• passport numbers
• how are you travelling to Algeria
• registration number of vehicles
• exact dates of entry and exit to the country
• ‘transit’ or a ‘tourist’ visa.
Some tourist agencies in Algeria
… that I have dealt (or tried to) deal with include:
Agence Ben Kada (Tam – rarely answer emails)
Essendilene Voyages Djanet; English spoken
Timtar Voyages Tam; speaks English?
Agence Mezrirene (Illizi; stopped replying)
Zeriba Voyages (Djanet; long established)
Desert Reisen (Germany). More expensive but replies fast
In Ziza (In Salah) TSH transits only – off road currently closed in this area
Guide with own car costs about €110-150/day. Guide in your car: €50-70/day.
There are plenty of other agencies of course and about half a dozen good ones. I recently worked with a long-established, Tam based Ben Kada (email available) who were fine on the ground but then stopped answering emails. A long-established agency, Akar-Akar near Tam, seem to charge more than double, and enquiries to ‘Expert Algeria’ soon dried up.
Border formalities; overland
Allow an hour or four from Tunisia at Taleb Larbi (between Nefta – El Oued; the most common entry point where your escort meets you. Fill out police forms for you and your car, then customs declaration forms and maybe get a light search. Then you need to declare and change your official money and buy motor insurance (3000d for 4 weeks for a 4×4). They also do a health briefing (AIDS awareness?). Then you must check into the gendarmerie a couple of kms down the road.
The trans Sahara Highway is now sealed from Algiers all the way to the Niger border at In Guezzam. From there it’s 150km of hard sandy piste to Arlit where the tarmac resumes.
Border formalities: flying in
Into Tam for example, on an organised/private tour: no compulsory exchange required (though you may want to change some anyway for personal use). Just fill out the brown card and possibly a white customs form declaring money and phones, cameras/etc (no binoculars aka: jumelles). This customs sheet is looked at but virtually never checked against your money on the way out. They ask but don’t search much. Arriving in Algiers airport in February 2011 all I did was the brown card – no other forms, no search and no questions about who I was or where I was going.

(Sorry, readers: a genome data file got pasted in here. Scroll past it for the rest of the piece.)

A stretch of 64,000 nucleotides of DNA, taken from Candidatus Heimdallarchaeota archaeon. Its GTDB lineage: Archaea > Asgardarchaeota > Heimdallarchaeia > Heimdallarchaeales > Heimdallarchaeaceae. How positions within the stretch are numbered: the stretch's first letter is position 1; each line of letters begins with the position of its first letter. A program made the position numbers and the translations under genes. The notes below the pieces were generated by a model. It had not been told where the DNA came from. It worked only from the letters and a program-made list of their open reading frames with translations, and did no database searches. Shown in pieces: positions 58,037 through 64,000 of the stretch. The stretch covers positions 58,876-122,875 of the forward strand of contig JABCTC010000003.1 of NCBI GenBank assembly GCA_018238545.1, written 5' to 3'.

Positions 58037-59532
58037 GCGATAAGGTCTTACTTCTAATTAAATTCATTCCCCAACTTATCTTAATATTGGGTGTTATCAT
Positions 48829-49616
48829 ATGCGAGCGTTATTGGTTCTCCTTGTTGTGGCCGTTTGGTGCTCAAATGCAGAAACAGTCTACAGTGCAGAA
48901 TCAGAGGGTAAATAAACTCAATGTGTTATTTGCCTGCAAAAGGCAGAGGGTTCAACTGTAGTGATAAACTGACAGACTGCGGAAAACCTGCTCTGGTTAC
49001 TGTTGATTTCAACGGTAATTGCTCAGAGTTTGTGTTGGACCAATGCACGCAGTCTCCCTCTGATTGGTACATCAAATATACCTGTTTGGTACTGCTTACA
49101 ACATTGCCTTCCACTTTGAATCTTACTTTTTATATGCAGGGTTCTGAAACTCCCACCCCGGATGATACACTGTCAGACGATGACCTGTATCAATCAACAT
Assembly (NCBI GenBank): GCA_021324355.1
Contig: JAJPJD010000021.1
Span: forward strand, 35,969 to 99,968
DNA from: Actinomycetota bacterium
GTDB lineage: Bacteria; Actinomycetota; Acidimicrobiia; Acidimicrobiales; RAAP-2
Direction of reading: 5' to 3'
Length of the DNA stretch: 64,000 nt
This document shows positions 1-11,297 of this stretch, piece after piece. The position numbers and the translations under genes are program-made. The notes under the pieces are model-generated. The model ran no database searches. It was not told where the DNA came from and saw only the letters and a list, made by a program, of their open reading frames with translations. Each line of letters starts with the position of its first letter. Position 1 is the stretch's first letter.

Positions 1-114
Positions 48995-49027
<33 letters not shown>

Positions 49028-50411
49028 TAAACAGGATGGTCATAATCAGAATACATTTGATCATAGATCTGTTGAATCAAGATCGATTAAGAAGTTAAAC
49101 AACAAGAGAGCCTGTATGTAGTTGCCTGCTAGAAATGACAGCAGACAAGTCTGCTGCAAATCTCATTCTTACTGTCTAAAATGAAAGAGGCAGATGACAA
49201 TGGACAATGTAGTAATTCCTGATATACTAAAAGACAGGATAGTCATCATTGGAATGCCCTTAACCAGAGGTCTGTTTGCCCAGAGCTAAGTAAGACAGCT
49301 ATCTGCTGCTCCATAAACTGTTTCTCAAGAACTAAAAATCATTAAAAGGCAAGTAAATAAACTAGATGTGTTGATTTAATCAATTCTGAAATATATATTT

The landscapes of south Algeria offer the best of the true Sahara without committing yourself to crossing the desert to West Africa, with clear tracks, many wells and much nomad life, but currently only a small corner of the southeast (Illizi wilaya) is open to tourism. That is a beautiful area but is a long, 3+ day drive to get there from the north.
The Amguid region and track (A9 and A12) as well as A2 and A3 have been said to be closed since the 2003 kidnappings there. Erg Chech is out-of-bounds too; Tassili Hoggar region SE of Tam reopened in 2011 then closed again. It’s all gone too far for tourism as it was to recover now.
Expect tedious checkpoints in every town and village, some insisting your guide goes to the local barracks to fill out a form; police at every roundabout and checking-in is required with the Gendarmerie if you stop at In Salah and at Tam. A 2009 report on arriving at Algiers from Marseille is here. May 2010 crossing from Niger here and my February 2011 trip report is here, 2012 trip here and 2013 trip here.
I’ll be back in Algeria in 2018.